World’s first test tube lions are thriving and raising hopes more big cats could be saved from extinction

IVF treatment was used to impregnate mother of cubs Viktor and Isabel

Colin Drury
Sunday 30 September 2018 16:17 BST
Scientists used IVF treatment to impregnate the mother of Isabel and Viktor
Scientists used IVF treatment to impregnate the mother of Isabel and Viktor (AFP)

The world’s first test tube lions are thriving a month after they were born, raising hopes the process could be used to save endangered big cats from extinction.

The two cubs, named Viktor and Isabel, arrived following the artificial insemination of their mother by scientists at the University of Pretoria in South Africa.

Experts say the pioneering IVF – in which a male’s sperm was placed into the female egg – could now be used to breed species of tiger, lynx and snow leopard, whose numbers are all falling.

The way in which the cubs were bred may help save endangered big cats (AFP)

Andre Ganswindt, professor at the university’s Mammal Research Institute, said: “There are tremendous threats to wildlife due to the loss of habitat and anthropogenic pressures which also affect big cats.

“That is why a number of species are listed as vulnerable or endangered but this research could combat the threat of extinction facing several types of big cat around the world.”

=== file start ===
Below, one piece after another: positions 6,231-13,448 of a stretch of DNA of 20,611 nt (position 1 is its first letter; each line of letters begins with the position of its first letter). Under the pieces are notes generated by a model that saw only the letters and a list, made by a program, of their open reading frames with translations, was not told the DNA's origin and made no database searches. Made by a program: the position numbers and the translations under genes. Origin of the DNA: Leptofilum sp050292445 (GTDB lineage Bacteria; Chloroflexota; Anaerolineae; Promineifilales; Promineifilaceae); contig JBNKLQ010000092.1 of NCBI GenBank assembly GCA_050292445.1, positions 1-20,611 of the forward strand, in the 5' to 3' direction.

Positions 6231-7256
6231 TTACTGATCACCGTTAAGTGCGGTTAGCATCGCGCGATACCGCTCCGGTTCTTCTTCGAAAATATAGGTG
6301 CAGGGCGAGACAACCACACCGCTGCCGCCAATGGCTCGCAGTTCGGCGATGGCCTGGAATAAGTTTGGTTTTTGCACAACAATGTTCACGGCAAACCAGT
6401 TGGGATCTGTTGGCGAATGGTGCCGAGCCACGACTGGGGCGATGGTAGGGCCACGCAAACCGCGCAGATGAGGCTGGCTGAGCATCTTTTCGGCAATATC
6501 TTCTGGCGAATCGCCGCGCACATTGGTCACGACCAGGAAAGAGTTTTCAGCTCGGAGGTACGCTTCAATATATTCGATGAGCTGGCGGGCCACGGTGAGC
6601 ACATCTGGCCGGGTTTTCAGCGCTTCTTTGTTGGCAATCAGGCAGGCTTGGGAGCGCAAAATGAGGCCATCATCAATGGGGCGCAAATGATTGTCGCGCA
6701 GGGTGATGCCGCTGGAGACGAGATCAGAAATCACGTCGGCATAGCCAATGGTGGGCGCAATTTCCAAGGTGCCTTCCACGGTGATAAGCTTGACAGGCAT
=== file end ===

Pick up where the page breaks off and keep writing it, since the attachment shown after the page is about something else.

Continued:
Previous attempts at encouraging breeding among lions required physically putting a male and female together and hoping they mated.

But this process – which was carried out at the Ukutulu Game Reserve and Conservation Centre – worked by collecting sperm from a lion, then inseminating it into the lioness when her hormones were at their optimum levels. She gave birth on 25 August.

The research was led by Isabel Callealta, a Spanish veterinarian and PhD student.

She said: “This was a world first for lions and the idea is to improve our knowledge and understanding of the big cats and move the research quickly forward.

“The research will hopefully mean we can start working towards carrying out similar procedures on some of the much rarer big cats.”

Lions are extinct in 26 African countries and numbers in the wild have plummeted to just 20,000, according to the International Union for Conservation of Nature, which lists the animal as vulnerable.

The lions were artificially inseminated using IVF treatment (AFP)

By the same token, there are thought to be fewer than 4,000 tigers left in the wild in Asia and no more than 7,000 snow leopards surviving.

Willi Jacobs, owner of the reserve, said: "They are both absolutely perfect cubs in every way and we decided to honour the researcher Isabel by naming the female cub after her and the male cub after her fiancé Viktor.

“When they are big enough they will be introduced to the other lions but meanwhile they are happy and healthy and playful and leading us a merry dance."

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